PROSITE documentation PDOC51126
Dilute domain profile


The myosin superfamily consists of at least 15 distinct classes of presumed actin-based molecular motors. All members of the superfamily share a similar motor domain and a tail portion which is diagnostic of the class [1].

Class V myosins are actin-based molecular motors that function in relatively long-range movements of many intracellular cargoes including organelles, membrane vesicles, and mRNA [2]. These motors are ubiquitously found in all eukaryotes. Class V myosins are characterised by the presence of a conserved globular domain at the C-terminus of the tail portion: the dilute domain [3]. Myosin V moves via attachment of its amino terminal head (motor) domain to actin cables; its carboxyl terminal dilute domain anchors it to cargoes via attachments to organelle-specific receptors [2,4].

The dilute domain is also found in the afadin family. Afadins are nectin and actin filament-binding proteins that connect nectin to the actin cytoskeleton [5].

The profile we developed covers the whole dilute domain.

Last update:

June 2005 / First entry.


Technical section

PROSITE method (with tools and information) covered by this documentation:

DILUTE, PS51126; Dilute domain profile  (MATRIX)


1AuthorsOliver T.N. Berg J.S. Cheney R.E.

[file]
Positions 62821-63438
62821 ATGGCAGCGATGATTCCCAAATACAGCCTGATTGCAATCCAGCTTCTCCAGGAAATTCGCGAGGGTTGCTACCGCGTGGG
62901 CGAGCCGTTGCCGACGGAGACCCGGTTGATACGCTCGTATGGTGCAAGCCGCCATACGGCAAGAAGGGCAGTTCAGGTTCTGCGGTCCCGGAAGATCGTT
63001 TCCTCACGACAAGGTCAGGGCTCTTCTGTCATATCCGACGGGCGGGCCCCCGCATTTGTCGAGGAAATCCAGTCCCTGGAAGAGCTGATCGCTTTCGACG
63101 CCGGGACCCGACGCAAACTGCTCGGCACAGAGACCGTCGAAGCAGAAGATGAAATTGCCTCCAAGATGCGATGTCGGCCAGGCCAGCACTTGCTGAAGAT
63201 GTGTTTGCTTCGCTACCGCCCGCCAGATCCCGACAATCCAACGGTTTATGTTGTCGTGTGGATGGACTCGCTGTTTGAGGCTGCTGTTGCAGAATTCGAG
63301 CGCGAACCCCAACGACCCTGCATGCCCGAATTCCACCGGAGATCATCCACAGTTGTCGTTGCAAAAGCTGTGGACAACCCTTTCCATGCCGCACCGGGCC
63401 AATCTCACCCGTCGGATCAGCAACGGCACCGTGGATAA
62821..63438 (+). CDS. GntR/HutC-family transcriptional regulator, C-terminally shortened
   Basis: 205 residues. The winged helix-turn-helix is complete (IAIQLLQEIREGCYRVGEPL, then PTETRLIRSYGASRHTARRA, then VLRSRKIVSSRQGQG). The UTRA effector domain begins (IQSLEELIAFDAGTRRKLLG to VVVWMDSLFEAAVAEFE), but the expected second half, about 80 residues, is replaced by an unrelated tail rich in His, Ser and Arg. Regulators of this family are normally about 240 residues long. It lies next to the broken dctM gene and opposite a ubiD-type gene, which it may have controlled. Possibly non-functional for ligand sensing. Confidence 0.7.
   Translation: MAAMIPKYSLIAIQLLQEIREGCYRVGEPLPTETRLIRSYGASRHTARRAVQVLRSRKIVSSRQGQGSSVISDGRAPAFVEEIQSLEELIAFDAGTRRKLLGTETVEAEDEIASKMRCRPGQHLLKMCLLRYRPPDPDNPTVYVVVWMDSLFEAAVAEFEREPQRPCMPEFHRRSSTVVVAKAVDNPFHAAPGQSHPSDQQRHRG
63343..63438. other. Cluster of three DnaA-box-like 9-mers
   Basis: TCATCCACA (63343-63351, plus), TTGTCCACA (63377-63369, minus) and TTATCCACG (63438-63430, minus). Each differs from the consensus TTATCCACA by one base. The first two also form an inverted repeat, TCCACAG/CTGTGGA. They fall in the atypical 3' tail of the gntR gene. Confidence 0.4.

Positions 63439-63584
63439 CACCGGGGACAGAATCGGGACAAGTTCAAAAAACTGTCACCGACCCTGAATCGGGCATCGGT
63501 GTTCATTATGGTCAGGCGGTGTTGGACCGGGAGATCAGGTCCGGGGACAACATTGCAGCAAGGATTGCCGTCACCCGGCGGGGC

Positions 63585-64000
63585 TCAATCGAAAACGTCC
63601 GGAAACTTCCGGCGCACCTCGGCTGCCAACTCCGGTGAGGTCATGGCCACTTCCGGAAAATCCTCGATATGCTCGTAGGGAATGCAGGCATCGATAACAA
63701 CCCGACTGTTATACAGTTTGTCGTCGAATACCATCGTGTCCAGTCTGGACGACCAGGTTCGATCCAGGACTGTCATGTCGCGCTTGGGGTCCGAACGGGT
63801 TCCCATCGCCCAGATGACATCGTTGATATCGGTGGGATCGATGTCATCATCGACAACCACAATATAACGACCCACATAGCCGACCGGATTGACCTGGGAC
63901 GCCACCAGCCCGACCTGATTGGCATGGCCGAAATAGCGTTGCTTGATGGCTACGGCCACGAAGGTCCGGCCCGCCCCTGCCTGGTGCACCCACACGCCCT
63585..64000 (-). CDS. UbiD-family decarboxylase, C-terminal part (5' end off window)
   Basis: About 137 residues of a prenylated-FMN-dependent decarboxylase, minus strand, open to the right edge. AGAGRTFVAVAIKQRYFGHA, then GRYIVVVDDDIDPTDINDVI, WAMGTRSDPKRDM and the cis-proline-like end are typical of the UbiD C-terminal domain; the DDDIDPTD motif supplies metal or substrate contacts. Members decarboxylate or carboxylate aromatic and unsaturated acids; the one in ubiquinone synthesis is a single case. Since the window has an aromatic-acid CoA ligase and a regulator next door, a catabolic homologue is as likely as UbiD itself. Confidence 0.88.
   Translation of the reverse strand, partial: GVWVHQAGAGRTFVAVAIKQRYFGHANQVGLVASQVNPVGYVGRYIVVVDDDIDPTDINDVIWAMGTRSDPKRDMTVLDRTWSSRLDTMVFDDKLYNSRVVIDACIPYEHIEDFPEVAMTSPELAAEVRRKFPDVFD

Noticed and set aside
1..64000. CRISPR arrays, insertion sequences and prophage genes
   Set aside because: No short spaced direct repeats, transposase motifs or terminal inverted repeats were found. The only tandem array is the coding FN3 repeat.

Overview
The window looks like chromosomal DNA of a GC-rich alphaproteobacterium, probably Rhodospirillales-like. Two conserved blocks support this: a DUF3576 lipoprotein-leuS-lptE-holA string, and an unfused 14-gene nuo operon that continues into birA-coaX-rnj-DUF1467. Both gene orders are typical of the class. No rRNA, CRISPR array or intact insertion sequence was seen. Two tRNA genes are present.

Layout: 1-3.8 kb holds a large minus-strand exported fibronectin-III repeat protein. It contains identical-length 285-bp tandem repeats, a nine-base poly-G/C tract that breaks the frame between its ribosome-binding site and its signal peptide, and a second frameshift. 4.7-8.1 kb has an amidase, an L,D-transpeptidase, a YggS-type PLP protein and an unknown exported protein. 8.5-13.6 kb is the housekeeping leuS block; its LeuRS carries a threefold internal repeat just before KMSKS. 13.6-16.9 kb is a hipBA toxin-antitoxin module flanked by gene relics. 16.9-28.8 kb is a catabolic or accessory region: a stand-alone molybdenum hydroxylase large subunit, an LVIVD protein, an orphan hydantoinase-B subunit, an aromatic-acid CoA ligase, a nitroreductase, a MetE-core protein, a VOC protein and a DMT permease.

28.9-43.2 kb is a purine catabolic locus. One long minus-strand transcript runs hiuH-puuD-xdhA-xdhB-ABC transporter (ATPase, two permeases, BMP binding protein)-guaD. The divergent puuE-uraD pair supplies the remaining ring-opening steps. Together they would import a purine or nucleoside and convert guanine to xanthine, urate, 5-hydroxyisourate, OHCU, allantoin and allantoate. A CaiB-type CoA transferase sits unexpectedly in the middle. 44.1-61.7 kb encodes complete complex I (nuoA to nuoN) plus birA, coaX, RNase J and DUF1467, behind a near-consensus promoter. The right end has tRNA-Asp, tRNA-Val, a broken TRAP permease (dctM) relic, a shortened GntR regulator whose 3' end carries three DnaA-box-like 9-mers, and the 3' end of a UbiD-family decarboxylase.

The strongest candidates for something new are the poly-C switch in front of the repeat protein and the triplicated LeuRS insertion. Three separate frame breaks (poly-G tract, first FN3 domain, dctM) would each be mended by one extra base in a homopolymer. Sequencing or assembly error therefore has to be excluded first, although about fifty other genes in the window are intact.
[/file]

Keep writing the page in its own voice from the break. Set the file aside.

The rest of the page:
TitleTails of unconventional myosins.
SourceCell. Mol. Life Sci. 56:243-257(1999).
PubMed ID11212352

2AuthorsCatlett N.L. Duex J.E. Tang F. Weisman L.S.
TitleTwo distinct regions in a yeast myosin-V tail domain are required for the movement of different cargoes.
SourceJ. Cell Biol. 150:513-526(2000).
PubMed ID10931864

3AuthorsPonting C.P.
TitleAF-6/cno: neither a kinesin nor a myosin, but a bit of both.
SourceTrends Biochem. Sci. 20:265-266(1995).
PubMed ID7667878

4AuthorsPashkova N. Catlett N.L. Novak J.L. Wu G. Lu R. Cohen R.E. Weisman L.S.
TitleMyosin V attachment to cargo requires the tight association of two functional subdomains.
SourceJ. Cell Biol. 168:359-364(2005).
PubMed ID15684027

5AuthorsTakai Y. Nakanishi H.
TitleNectin and afadin: novel organizers of intercellular junctions.
SourceJ. Cell Sci. 116:17-27(2003).
PubMed ID12456712

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